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Underground station - London Underground History

London Underground History

The easiest way to commute in the city of London is via the underground stations. The public rapid transit system, popularly called “the Tube,” serves all of London with 270 stations and some neighbourhood counties including Essex, Hertfordshire and Buckinghamshire.

The London Underground history begins in 1863

The London Underground history begins in 1863, with the opening of the very first underground railway in the world, the Metropolitan Railway.

The Underground has its origins in the Metropolitan Railway, the world’s first underground railway. The Railway is now a part of the Hammersmith and City and Circle lines. The network now has eleven lines totalling 402 kilometres and carried more than one billion passengers in 2016. The London Underground is the eleventh busiest of metros in the world and ferries more than four million passengers in a day.

First test tunnel in Kibblesworth

The very first test tunnel came up in Kibblesworth in 1855  because the location had similar geological properties to London. After being used for two years, the tunnel was later filled up. Post the trial, the first underground railway opened between Farringdon and Paddington in January 1863. This railway had wooden carriages which were pulled by steam locomotives.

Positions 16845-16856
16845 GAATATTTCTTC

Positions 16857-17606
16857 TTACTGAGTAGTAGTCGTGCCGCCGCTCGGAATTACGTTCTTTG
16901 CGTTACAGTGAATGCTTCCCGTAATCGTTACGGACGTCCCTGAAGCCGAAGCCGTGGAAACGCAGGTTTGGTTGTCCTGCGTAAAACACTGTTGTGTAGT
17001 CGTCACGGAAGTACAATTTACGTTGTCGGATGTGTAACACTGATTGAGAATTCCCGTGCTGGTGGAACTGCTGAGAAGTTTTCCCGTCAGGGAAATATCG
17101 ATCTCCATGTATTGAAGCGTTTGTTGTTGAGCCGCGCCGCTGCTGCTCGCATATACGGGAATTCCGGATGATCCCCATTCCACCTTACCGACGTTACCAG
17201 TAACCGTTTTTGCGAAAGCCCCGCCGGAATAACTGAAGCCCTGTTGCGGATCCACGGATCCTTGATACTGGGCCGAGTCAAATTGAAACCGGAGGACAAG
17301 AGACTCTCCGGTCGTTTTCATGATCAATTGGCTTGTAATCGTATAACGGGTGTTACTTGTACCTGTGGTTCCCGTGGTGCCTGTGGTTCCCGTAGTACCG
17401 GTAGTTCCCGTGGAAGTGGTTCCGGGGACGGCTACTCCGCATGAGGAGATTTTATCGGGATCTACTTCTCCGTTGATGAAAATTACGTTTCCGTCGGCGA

The Metropolitan District Railway came into being in December 1868 and ferried passengers from South Kensington to Westminster. Two circular tunnels measuring ten feet in diameter dug between Stockwell and King William Street were the very first tube lines at deep level that opened in 1890. Electric locomotives hauled the carriages that had opaque windows and were called ‘padded cells.’

The “tube”

Initially the cut and cover method was used to build tunnels just below the surface level while later circular tunnels were dug at deeper levels that gave rise to its popular nickname of “tube.” Although called the “tube” only 45 percent of the rapid transit system is underground. Several lines of the system were individually owned by different private agencies, which were merged together with bus services and sub-surface lines under the “Underground” brand in 1933.

If you are looking to rent a property in vibrant Soho, you get the added advantage of convenient tube stations at Piccadilly Circus, Tottenham Court Road and Leicester Square. Please contact our estate agent Soho if you plan to move to this Central London district.

If you are looking to rent or purchase a home in the city, speak to our estate agent London today. We can help you find a home in the heart of London. Contact our Soho office on 020 7734 4062, fill in the form below or pop in to our office on Broadwick Street and we can point you in the right direction.

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